SIR,-I read with interest and approval your leading article (8 February, p. 293). It is gratifying to see you confirming points I have been stressing for many years in my lectures to postgraduates attending oDurses organized by the Society for the Advancement of Anaesthesia in Dentistry-namely, (1) the need for correct equipment and facilities for treating emergency situations; (2) training of clairside assistants in the care of the unconscious patient; (3) continuous monitoring of (a) the cardiovascular system by means of a pulsemeter and (b) the respiratory system by observations of movements of the reservoir bag on a nitrous oxide/oxygen apparatus; and (4) the avoidance of prolonged surgical anaesthesia by the lone operator/administrator, who should confine his efforts to sedation, tranquillization, and analgesia. Your plea for the abandonment of general anaesthesia in dentistry except in properly staffed and equipped centres, while admirable, is, I am afraid, a "pipe dream" until the requisite medical and nursing personnel are available. It is a pity that you do not give encouragement to those doctors who are attempting to organize training and certification of dental anaesthetists by
apprenticeship.' With reference to your medicolegal report on two dental deaths (8 February, p. 341), in the case of fhe late Mr. Crowther it is impossible to state at which point in the proceedings fatally irreversible danmge occurred to cerebral and cardiac tisue or whether it was due to a cumulative effect. But in your report no reference is made to the fict that the ambulancemen while abandoning pulnary inflation with oxygen (or anything else) and any other form of resuscitation for the slow journey from
dental surgery to ambce along a twisting corridor and down a steep staircase of 23 steps with a U-turn at the top and an S-turn at the bottom, also rried the coiapsed patient seated uprigbt in a carrying-chair. The reduction in cerebral Deaths in the Dental Chair oxygenation whch would occur during this SmI,-Your balanced and admimble leading ntnoeuvre is obvious.-I am, etc., arik (8 Februay, p. 293) needs one mall DONALD BLATCHLEY correction: since October 1973 there have W.4 London have You six deaths. been not five but onmined the case of -the 10-year-old boy- in Bramley, P., et al., British Medical Yournal, 1974, 2, 270. lAncashire (27 April 1974, p. 224) who had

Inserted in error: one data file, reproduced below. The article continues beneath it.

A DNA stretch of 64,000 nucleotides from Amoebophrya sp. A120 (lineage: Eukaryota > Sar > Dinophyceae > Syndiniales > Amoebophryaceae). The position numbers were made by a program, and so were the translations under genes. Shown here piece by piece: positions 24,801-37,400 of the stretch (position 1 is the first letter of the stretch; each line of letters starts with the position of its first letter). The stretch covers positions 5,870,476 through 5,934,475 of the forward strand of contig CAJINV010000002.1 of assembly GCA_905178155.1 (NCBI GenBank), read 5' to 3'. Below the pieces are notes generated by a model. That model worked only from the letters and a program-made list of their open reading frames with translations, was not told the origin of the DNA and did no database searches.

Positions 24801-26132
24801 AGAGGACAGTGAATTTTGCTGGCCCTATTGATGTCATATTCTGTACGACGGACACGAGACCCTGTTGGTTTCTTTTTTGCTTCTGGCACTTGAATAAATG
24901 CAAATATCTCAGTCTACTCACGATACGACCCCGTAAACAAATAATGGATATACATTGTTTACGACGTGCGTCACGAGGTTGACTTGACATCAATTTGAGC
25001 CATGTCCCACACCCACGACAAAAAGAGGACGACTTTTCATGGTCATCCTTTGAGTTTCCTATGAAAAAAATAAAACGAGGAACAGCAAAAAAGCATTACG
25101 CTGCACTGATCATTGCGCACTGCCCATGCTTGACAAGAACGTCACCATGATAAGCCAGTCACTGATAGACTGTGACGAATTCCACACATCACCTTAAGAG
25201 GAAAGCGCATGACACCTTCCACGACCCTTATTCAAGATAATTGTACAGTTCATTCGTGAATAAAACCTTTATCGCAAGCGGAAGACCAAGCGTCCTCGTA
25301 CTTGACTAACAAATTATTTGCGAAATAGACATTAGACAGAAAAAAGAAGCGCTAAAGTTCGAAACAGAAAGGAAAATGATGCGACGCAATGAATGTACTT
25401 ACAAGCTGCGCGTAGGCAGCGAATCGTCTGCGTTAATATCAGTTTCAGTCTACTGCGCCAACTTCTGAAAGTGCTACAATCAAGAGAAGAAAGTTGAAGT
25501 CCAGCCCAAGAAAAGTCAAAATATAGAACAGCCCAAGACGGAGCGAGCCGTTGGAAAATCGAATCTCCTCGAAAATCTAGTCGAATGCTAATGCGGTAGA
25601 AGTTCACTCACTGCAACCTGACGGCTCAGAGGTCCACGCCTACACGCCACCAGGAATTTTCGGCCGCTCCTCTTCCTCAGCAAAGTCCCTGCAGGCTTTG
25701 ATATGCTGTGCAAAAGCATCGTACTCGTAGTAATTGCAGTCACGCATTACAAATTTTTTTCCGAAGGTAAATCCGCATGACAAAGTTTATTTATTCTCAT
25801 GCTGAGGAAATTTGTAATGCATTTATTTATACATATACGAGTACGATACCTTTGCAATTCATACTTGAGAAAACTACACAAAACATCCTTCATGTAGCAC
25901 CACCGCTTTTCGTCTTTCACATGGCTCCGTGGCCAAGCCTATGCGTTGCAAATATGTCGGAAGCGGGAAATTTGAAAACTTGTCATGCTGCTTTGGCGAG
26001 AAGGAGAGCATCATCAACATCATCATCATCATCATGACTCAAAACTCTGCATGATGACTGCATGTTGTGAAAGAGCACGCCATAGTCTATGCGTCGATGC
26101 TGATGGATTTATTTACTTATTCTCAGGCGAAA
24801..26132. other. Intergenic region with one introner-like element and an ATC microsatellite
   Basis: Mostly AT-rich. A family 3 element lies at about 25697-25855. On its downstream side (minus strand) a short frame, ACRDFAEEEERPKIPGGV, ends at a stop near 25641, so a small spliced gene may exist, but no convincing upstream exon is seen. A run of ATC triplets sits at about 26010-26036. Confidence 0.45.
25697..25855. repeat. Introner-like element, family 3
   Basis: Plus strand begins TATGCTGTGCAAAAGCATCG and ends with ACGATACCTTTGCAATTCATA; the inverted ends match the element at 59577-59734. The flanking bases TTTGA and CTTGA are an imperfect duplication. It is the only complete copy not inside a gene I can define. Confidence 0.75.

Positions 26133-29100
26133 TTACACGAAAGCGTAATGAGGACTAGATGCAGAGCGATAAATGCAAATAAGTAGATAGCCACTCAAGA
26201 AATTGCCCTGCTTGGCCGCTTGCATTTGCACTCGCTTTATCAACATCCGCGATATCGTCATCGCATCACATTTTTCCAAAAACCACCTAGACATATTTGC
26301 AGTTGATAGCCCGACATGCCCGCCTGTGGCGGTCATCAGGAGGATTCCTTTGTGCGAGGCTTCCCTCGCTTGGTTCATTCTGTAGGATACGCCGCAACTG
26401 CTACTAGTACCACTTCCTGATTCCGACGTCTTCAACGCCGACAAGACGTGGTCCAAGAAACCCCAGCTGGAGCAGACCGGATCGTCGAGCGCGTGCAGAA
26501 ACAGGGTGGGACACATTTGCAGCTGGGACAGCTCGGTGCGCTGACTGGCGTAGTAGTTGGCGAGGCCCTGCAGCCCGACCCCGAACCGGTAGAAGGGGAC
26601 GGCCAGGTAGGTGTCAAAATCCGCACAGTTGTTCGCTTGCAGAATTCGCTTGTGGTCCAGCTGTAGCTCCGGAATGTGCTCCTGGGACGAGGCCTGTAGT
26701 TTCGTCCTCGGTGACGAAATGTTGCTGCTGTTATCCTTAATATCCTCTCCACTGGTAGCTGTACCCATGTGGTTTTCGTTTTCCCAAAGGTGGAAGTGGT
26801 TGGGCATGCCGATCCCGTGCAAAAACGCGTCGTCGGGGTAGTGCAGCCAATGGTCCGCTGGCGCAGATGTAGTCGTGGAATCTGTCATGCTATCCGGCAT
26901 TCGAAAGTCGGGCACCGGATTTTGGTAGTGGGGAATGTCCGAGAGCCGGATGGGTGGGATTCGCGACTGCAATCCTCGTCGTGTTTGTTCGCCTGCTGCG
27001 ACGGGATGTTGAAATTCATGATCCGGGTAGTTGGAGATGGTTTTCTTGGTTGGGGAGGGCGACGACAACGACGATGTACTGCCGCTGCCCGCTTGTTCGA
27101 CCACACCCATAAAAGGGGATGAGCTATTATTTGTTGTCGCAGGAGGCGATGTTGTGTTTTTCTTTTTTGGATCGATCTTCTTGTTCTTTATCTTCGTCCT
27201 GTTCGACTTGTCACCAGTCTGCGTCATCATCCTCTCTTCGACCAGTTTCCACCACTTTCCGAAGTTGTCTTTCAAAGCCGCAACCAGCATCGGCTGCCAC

Malignant Hyperpyrexia SIR,-The implication in your leading article (30 November, p. 488) that nitrous oxide is yet another anaesthetic drug wbich may trigger the malignant hyperpyrexia (M.H.) response and the apparently successful treatment of one such case with dexametihasonel neither advance the understanding of the pathogenesis of this syndronme nor provide a rational basis for treatment. It is, moreover, unfortunate that undue emphasis is laid upon the temperature rise when defining the syndrome. This is a symptom not necessarily directly proportional to the rapidly developing acidosis, hypercarbia, hyperkalaemia, and tachycardia wbich are characteristic of M.H. and which can be readily detected. Investigations into porcine M.H. have provided the only information from controlled and systematically conducted studies,23 which are not usualy possible in nman for ethical reasons and also because of the sporadic and quite unexpected occurrence of cases. It is certainly justifiable to exercise caution when transposing data from one species to another, but to dismiss studies on pigs on the basis of Britt et al.'4 somewhat tenuous evidence is neither reasonable nor valid. Defects of the calciumaccumlating ability of the sarcoplasmic reticulum or even of mitochondria suggest amtractve explanations for the aetiology of MMH. in both people and pigs. However, if sufficient care is taken in the preparation of these subcellular organelles to prevent the extensive protein denatumtion that cors when muscle is allowed to develop rigor at temperatures greater than 30°C, or if these effects are taken into consition, the apparent loss of functional capacity of the sarcoplasnic retioulum and the mitochondria can be emplained.5-7 In M.H.-susceptible pigs the stimulation of any biopsy tedinique prduces intense muske contraction with a rapid acceleration of glycolysis and a fall in pH of the sample to that of muscle irs rigor. Moulds and Denborough8 have also reported the extreme sensitivity of susceptible human mucle to a wide viety of unrelated stimuli, premably with similar biochemioal effecs. On these grounds it is lilkely that